How to establish ground cover in a forest garden

A step-by-step guide to establishing a living ground cover: to protect the soil, create a habitat for wildlife and provide you with a harvest. Win, win, win.

Bright yellow flowers of mustard by a grass path
The temporary ground cover

A key principle of no-dig gardening is to always protect the soil with mulch. In a forest garden, the soil is protected by a living mulch, a ground cover plant. These are instructions for establishing the ground cover layer on a large area of grass.

  1. Kill the grass with sheet mulch. A quality, woven plastic sheet mulch is the cheapest, reusable option but it does involve plastic. Also, buy a large width (2-3 metres) to reduce the time spent preparing and buy a smaller amount of a higher quality and plan to rotate its use in the garden. Mow the grass first, then peg out the sheet mulch with metal pegs. Weigh it down with heavy things because otherwise it will blow away.
  2. Leave for 6-12 months. Six months is enough for the grass, 12 months, kills off deep-rooted perennials. The process works faster in summer, and it can take less than 6 months depending on conditions, so do check. Don’t leave for longer than 12 months, as grass will grow on top.
  3. Remove the sheet mulch, a process which can take some time! The earth should be brown and crumbly, with lots of vole and mice tunnels.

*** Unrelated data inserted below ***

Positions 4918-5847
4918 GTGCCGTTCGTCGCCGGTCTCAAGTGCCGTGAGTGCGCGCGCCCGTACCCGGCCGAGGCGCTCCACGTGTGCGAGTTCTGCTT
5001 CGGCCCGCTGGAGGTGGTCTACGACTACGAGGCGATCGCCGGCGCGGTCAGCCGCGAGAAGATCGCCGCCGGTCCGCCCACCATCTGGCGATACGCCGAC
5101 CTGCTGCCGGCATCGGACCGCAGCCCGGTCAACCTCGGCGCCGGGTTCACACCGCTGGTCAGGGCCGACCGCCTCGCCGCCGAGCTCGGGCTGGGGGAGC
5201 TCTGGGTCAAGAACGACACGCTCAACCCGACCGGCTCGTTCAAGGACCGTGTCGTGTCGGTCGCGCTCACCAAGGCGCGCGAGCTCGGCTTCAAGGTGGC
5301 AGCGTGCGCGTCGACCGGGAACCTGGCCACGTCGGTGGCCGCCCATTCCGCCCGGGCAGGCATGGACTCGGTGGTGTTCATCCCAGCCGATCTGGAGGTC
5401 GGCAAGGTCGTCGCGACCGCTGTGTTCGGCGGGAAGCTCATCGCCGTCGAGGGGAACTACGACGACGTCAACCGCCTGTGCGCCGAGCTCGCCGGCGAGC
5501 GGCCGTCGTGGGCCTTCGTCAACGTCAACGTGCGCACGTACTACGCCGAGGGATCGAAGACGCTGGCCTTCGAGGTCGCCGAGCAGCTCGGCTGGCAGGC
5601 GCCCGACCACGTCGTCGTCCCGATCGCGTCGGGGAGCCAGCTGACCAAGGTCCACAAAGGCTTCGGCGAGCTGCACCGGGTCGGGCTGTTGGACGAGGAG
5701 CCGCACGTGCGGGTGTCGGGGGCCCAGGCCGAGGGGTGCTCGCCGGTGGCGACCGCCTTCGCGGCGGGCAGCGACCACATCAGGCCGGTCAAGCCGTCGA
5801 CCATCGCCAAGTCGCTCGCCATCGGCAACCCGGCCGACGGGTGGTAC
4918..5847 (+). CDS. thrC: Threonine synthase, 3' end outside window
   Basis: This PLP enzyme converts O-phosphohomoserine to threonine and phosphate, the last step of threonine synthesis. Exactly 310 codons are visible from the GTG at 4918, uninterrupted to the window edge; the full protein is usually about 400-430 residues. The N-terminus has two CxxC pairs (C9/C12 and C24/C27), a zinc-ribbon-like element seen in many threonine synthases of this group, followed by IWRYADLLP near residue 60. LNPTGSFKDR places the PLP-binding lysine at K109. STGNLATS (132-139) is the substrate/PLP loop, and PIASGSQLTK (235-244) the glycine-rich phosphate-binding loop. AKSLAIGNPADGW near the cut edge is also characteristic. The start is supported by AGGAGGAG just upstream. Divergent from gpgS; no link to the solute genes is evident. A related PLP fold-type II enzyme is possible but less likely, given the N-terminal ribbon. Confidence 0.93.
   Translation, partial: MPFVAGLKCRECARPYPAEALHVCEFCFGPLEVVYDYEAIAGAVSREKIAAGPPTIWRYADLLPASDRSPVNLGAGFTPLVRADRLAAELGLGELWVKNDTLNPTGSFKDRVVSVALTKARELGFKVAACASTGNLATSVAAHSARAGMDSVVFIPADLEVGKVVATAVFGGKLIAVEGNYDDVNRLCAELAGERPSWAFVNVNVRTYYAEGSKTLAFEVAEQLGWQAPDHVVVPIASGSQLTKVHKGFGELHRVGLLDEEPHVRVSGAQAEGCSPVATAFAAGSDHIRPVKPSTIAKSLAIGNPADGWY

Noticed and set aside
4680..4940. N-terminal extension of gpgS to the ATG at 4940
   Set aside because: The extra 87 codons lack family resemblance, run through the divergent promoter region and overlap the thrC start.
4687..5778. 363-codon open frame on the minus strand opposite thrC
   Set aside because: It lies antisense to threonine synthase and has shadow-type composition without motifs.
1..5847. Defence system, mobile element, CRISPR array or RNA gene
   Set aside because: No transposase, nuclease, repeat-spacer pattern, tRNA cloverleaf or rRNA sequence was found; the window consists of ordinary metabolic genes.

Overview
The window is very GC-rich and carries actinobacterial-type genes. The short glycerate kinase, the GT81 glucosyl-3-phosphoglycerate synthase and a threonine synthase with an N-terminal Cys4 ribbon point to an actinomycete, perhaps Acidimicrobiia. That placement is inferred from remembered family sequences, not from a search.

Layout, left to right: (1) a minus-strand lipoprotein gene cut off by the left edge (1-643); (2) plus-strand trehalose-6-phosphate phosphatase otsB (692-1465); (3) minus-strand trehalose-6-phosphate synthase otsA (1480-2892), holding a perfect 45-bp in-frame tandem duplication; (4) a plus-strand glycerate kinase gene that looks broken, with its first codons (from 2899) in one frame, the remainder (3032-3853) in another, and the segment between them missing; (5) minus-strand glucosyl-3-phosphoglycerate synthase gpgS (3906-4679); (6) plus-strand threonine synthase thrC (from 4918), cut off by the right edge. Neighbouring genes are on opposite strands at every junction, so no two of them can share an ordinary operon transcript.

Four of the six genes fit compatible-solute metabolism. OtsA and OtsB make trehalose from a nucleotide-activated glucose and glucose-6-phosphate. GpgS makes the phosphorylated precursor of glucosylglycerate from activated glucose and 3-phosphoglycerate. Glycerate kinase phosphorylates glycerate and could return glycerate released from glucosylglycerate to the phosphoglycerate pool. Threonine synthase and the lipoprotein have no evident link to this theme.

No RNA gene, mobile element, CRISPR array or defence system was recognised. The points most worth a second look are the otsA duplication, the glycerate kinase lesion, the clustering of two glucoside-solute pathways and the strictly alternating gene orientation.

4. Mark out and plant shrubs.
  5. Cover with wood chip or bark mulch. You can use wood chip as it doesn’t rob nitrogenPDF.
  6. Plant ground cover through the wood chip at about a half metre spacing, in a staggered fashion.
  7. Sow the temporary ground cover, which helps prevent weeds getting a hold until your ground cover established. Here in Wales, I use White Mustard Sinapsis alba, which is cheapest to buy in bulk, eg at the time of writing, 21 kilos from Cotswold Seeds £50 including postage, enough for a couple of acres. You could go dutch with someone.

Do remember that you will still need to weed until the ground cover plants are established. With something like Ground Ivy and Chilean Strawberry, this can be within the year, although evergreens like Lesser Periwinkle and Nepalese Raspberry I’ve found take longer. When you’re weeding, you can simply cut the tops of dandelion and plantain and drop them in situ. They will grow back but will die out after a cuople of weedings. Grass on the other hand needs to be removed, although the roots don’t get established in the soil, just in the wood chip.

Photos of the process

Black roll of sheet mulch on stone path

Woven plastic sheet mulch in a roll

Sheet mulch pegged out and weighed down

Make sure to weigh down the sheet mulch!

Bare soil beneath the sheet mulch

A weed free crumbly loam when you remove the sheet mulch

Big pile of woodchip

A pile of wood chip freshly delivered

Woodchip mulch with seedlings and ground cover plants

Ground cover strawberry planted into woodchip mulch, with mustard seedlings sprouting up

Hand holding seed

White Mustard (Sinapsis alba) seed, a temporary ground cover sown on top of the woodchip mulch

Bright yellow flowers of mustard by a grass path

The temporary ground cover mustard in flower

Mix of garden plants

After a year, the temporary ground cover mustard has died back to stems that compost in situ

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